ALBUQUERQUE, N.M. — It might be true, as Albuquerque acupuncturist Denise Garnes says, that New Mexico is a mecca for practitioners of alternative medicine. But for her, it’s simply a matter of demand.
“People are just a lot more health conscious,” she says. “They are taking responsibility for their health in ways they didn’t used to, and they’re looking for alternatives.”
As any person who exercises regularly knows, injuries happen. And recovery can take a long time. Increasingly, New Mexicans have been going beyond, or supplementing, a visit to their family doctor by embracing a range of alternative therapies, both to help them heal more quickly and avoid future injuries.
Three in particular — massage, chiropractic and acupuncture — are playing a big role in diversifying treatment options.
“There’s a great divide among most massage patients,” says Terrie Call, an Albuquerque massage therapist who has been practicing for 20 years. “With the fit patients it’s almost always waist down — quads, hamstrings, hips, ankles — and with every one else, it’s shoulders.”
That switch from massage as stress relief and a way to get kinks out of necks and shoulders to massage as a way to heal injuries and promote better performance is the story of the past 20 years.
“We’ve gone from being something only the rich did at spas to something people actually budget as part of their health care,” says Call.
“Massage not only breaks up scar tissue and knots — both of which can get in the way of good performance and can cause chronic pain — but it gets nutrients into the muscles where they promote function and recovery,” Call explains.
Studies show that soft-tissue manipulation is instrumental for lessening downtime. “Sprains are great candidates for massage,” she says. “Getting blood flowing through damaged tissue gets oxygen back into the muscles and gets you back out there faster.”
Massage therapists in New Mexico must complete at least 650 hours of training for licensure. Those hours include classroom work in subjects like physiology and anatomy, as well as at least 100 hours of hands-on work. They must also pass a national certification exam.
“Keep in mind,” says Call, “that when you’re looking for someone to help you recover from a sports or fitness-related injury, experience counts for a lot. Seek recommendations from like-minded active people.”
Like many alternative therapies, acupuncture has moved into the realm of sports medicine. “What I really like about it,” says Garnes, “is that it offers a true combination of Eastern and Western approaches.”
“I use traditional Chinese medicine to get a read on the person’s body, to figure out where the imbalances are, and then use Western evaluative approaches like muscular and postural assessments as well as things like orthopedic examinations to pinpoint where the problems are. Once I’ve got that, then I can begin to treat the injury.”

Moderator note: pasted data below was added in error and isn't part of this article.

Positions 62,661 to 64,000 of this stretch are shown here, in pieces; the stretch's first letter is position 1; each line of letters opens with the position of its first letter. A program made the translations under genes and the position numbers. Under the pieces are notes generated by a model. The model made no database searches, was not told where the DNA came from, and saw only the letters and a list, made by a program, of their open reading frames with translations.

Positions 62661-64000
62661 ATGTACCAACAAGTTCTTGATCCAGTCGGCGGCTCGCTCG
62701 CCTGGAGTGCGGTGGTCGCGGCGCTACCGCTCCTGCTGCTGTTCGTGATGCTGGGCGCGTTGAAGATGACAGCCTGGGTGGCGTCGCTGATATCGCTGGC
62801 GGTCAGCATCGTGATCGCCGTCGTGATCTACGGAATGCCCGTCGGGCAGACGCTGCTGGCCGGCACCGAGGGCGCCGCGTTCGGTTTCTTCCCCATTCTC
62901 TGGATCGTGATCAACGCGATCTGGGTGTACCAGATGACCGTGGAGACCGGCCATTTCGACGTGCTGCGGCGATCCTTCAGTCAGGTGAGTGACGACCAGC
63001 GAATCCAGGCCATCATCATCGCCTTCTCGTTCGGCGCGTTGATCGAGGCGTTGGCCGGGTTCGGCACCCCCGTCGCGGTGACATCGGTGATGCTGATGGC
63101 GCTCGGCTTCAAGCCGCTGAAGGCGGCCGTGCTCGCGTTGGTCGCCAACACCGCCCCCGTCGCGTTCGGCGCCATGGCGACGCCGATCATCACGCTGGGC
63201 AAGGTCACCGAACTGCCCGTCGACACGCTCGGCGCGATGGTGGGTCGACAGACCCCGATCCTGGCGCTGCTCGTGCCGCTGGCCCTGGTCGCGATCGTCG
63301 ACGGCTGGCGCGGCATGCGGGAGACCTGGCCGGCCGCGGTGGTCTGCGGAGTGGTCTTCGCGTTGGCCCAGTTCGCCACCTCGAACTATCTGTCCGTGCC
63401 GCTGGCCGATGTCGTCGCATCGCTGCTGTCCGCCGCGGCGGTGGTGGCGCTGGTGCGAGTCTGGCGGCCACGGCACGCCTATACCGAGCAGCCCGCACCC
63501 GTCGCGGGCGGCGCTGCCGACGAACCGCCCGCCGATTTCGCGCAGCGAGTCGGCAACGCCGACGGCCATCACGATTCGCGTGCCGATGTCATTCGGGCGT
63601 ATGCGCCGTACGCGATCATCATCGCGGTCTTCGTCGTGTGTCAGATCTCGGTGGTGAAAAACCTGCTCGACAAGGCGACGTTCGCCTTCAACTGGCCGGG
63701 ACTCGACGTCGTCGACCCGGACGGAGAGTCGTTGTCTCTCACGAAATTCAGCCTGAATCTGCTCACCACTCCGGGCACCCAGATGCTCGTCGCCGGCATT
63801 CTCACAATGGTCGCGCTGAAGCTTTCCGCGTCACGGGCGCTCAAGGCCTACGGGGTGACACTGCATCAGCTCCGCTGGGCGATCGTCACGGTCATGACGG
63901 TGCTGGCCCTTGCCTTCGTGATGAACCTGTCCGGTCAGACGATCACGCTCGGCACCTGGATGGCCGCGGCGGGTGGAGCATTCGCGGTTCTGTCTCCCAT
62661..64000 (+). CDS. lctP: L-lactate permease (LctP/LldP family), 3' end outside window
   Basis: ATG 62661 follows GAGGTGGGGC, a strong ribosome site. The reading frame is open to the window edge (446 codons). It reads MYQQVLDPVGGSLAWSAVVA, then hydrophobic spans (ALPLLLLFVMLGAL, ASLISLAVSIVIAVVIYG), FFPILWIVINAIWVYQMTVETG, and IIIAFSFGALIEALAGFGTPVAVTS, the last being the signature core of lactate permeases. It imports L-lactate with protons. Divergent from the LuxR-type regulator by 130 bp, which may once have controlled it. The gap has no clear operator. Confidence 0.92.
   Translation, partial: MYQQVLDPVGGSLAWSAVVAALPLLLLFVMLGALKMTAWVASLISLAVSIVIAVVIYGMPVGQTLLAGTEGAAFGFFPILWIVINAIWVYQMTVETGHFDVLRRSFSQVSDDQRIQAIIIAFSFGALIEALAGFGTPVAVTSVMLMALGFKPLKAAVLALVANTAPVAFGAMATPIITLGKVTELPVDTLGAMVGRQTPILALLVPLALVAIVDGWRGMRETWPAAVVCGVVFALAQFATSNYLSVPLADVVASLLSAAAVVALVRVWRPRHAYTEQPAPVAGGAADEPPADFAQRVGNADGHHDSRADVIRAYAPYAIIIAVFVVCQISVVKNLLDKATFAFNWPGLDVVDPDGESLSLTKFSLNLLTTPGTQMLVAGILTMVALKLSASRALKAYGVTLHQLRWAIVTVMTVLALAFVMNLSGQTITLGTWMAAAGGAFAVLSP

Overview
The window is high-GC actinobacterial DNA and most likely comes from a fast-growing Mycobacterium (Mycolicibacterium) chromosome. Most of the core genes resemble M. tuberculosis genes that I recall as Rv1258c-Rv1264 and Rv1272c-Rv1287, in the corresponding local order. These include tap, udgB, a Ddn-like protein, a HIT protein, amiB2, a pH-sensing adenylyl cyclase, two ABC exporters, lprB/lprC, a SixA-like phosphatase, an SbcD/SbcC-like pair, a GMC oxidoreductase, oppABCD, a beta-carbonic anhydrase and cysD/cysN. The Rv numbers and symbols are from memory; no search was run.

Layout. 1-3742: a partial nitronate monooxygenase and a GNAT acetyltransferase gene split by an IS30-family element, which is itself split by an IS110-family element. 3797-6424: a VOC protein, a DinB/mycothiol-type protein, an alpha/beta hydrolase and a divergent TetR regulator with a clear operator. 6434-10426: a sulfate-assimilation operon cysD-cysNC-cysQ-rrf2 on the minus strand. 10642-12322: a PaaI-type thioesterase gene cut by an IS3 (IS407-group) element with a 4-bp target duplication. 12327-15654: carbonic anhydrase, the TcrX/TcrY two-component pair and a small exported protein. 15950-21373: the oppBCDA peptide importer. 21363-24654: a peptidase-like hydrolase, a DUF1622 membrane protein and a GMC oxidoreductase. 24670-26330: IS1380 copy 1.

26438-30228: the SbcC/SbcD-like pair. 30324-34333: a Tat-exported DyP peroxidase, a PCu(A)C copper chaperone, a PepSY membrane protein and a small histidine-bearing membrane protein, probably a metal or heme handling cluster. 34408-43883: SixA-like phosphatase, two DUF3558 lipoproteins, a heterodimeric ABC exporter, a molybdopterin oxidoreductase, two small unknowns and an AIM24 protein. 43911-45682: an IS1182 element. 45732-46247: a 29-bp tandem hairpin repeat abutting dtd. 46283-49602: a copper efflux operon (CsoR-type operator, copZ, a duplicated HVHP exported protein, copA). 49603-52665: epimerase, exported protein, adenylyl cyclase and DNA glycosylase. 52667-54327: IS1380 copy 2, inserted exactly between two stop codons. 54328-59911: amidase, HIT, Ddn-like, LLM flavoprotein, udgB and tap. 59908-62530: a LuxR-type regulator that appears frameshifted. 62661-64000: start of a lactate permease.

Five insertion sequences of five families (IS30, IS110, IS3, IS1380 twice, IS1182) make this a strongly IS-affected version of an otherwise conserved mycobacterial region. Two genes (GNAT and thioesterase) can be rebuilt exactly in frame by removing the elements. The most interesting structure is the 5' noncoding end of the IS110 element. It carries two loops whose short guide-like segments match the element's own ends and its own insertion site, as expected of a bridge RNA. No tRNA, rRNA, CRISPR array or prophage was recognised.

Acupuncture relies on the stimulation of particular points on the body in order to correct energy flow imbalances that can cause pain or discomfort. Slender needles are inserted along the body’s energy meridians and are manipulated to reach a desired effect. It’s an old therapy that’s finding new expressions. “I love the variety. I see lots of runners, crossfitters, volleyball players, but also older folks who just want to use exercise to stay healthy,” Garnes says.
Garnes notes that medical studies have focused on acupuncture’s effectiveness in treating pain, and that’s why most people seek her out. “I aim for at least an 80 percent reduction in pain during the first visit.”
That’s a personal goal, and a high one for a profession that bases many of its successes on long-term treatment. “But even after a successful treatment, I want to give my patients some tools — exercises geared toward their injuries — to build a self-care regimen,” she says.
Acupuncturists are licensed in New Mexico and must have passed a national certifying exam. “The good news,” Garnes says, “for active people of all sorts, is that more practitioners are seeking out certifications in sports medicine.”
“I’ll admit, what I do is aggressively manipulate soft tissue. Lots of doctors might say, ‘Nope, you’ve got to stay off of that sprain for 12 weeks,’ and I’m saying, ‘Nope, you’re starting tomorrow morning,’” says Albuquerque chiropractor David Peer. The pictures of athletes lining the walls of his office suggest he might be on to something.
“There’s only five of us in the state that are certified chiropractic sports physicians,” he says. “And basically, if there’s not a broken bone, we’re going to create motion. It’s what we do.”
The vast majority of chiropractors focus on spinal adjustment, and that’s the usual association with the profession, but practitioners like Peer are expanding the parameters of the discipline substantially. “A little over 50 percent of my practice is sports-related,” he says. “And all of my new business is from doctor referrals. Clearly, what we’re doing is working.”
Peer focuses on getting joints operable again after injury, and then addressing weakness or misalignments that might lead to additional injuries. He does it as much for the physical well being of his patients as the mental. “I know how it is with runners,” he says, as an example. “If they can’t run then they’re not right in the head. I do everything I possibly can to get them going and keep them active.”
New Mexico has an evolving relationship with chiropractors, driven recently by the looming primary care gap in the state. While the state requires a chiropractor to have a national board certification and state licensure to practice, there are specialty certifications available — such as advanced practice chiropractic — all of which require substantial additional training.
“The standard in New Mexico is really quite high,” Peer notes. “But you want to look for someone of whom your friends say, ‘I do better, I feel better, I recover better because of this guy.’”